Though I’ve been travelling by train for years, my starting point for prioritising overland travel was last year, when I started travelling full time for work.
I was in Spain and I had to get to Prague. Looking at options, I found a Flixbus route with a seven-hour layover in Lyon. Instead of thinking “Oh, how annoying,” I immediately thought, “Why wouldn’t I just make that a weekend?”
So it was a long bus, but with that nice stopover in the middle. That’s when I first thought, this is a really nice way to travel if you have the time for it. After that I kind of kept travelling by bus and train.
Later that year, I was looking to go from the Netherlands to Budapest, and I found a flight which was only €25. But I thought I’d look into trains anyway. I ended up booking a rail trip for €150, from the Netherlands through Germany and Austria and on to Budapest. Quite a price difference, but I’d get to see more places, and make the most of the countries I was travelling through rather than over. That’s one thing that I’m trying to get across to people: that you can see so many interesting things instead of just flying direct. And most European countries have a really great train network.
I’ll travel wherever there are fun and affordable rail initiatives. When Germany introduced its €9 ticket last year, I went to do a couple of trips there. Taking the train through South Germany at the end of summer was an adventure. It was super popular: thanks to the cheap pass, all the trains were packed. On the other hand, it did lead to fun conversations with people – I’m from the Netherlands, and both Dutch and German people are really good at complaining! On one train to Munich, there was a bachelorette party at one point, all drinking and singing. One of them was a really good singer, so I got to enjoy a bit of an impromptu concert.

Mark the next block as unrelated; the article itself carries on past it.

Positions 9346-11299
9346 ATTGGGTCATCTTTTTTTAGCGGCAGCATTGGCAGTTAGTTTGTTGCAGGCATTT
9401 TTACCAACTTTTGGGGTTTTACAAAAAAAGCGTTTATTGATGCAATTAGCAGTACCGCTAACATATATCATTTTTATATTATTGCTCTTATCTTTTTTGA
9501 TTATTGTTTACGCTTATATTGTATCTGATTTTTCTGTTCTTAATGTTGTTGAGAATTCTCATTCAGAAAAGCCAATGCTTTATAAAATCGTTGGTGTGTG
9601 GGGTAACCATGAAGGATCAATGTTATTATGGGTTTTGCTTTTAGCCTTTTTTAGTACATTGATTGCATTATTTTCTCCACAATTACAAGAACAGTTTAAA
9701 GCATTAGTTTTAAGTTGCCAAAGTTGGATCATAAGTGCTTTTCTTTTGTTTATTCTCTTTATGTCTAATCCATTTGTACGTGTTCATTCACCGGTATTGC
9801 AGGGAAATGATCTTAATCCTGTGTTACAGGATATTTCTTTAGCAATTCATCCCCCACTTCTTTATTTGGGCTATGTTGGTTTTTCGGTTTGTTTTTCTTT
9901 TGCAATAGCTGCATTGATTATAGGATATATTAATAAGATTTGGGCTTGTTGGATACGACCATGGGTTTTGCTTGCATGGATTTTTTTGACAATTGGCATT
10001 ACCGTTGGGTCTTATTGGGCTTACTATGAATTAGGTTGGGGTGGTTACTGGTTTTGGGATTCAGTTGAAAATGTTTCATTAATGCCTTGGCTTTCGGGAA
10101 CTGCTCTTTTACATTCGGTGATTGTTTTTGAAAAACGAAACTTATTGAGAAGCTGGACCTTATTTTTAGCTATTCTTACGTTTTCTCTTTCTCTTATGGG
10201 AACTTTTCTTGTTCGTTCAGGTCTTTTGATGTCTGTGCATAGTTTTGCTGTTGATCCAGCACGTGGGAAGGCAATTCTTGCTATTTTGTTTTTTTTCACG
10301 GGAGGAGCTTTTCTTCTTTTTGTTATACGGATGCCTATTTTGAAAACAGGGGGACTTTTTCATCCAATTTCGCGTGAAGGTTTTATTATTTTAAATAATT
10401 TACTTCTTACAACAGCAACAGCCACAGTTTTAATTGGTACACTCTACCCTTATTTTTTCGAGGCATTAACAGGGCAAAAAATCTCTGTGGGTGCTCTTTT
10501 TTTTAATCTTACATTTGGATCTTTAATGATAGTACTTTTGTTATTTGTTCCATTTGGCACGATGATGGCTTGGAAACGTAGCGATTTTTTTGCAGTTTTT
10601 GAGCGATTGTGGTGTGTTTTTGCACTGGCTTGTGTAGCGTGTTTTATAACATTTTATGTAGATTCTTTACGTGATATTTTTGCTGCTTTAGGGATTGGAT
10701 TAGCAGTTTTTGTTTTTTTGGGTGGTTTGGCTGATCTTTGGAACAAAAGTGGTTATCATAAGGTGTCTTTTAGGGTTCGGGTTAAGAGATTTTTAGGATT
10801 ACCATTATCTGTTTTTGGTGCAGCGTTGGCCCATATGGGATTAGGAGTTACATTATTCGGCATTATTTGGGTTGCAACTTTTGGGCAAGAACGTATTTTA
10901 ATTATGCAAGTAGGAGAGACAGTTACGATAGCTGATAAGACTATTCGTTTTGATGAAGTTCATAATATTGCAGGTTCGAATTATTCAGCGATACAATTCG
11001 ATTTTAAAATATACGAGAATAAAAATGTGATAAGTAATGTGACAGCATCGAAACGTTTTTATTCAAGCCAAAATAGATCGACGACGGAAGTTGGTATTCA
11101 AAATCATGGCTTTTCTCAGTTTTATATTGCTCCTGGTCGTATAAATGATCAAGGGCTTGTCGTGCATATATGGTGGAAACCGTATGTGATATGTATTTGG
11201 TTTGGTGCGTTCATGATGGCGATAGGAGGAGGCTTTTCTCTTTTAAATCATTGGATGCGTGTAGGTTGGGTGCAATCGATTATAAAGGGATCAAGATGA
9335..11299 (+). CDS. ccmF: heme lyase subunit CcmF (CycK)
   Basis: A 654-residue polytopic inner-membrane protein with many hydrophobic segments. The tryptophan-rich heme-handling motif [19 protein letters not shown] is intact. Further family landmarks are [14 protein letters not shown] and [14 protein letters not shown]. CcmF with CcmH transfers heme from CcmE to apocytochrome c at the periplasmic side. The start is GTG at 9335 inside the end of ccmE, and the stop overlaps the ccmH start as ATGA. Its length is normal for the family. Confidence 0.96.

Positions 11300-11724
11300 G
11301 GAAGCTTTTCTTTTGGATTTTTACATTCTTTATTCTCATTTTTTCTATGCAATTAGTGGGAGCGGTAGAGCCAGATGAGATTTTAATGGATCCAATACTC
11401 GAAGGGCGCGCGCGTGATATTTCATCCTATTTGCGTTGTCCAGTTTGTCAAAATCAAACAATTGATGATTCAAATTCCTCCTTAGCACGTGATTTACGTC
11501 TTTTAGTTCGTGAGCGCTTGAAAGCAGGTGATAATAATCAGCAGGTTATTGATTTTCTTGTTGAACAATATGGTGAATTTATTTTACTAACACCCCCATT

I hate flying. I’m not afraid of it, but I really don’t like it. With trains you get amazing scenery; the views are different every half an hour. I don’t always even read or work, I often just stare out of the window. On buses they often make stops on the longer journeys, meaning you can stretch your legs and get a snack and a coffee. If there is wifi on trains, it tends to work better than on flights.
I keep track of how much carbon I save by travelling overland instead of flying. I recently wrote a blog post about my calculations from last year. The average CO2 emissions from transport for a person in the Netherlands is 3,091kg per year; by travelling the way I did, my emissions were 30 per cent lower than that. I’m trying to reduce that even further this year, too. When I do fly, I do try to go to the shortest routes to lower my CO2, and offset wherever I can.
I always use Rome2Rio for a broad overview of a long journey – you can see what the options are by bus or train, and choose accordingly. That’s usually my starting point. Then for booking trains, Omio or RailEurope to see what’s out there, what kind of connections there are.
Even if I find a great route on a Europe-wide bookings website, I usually double check with the local operator to see if there’s a price difference buying direct from their website. Those general sellers get a commission on all the sales they make, so they can be a bit more expensive. Not always, but it’s worth checking.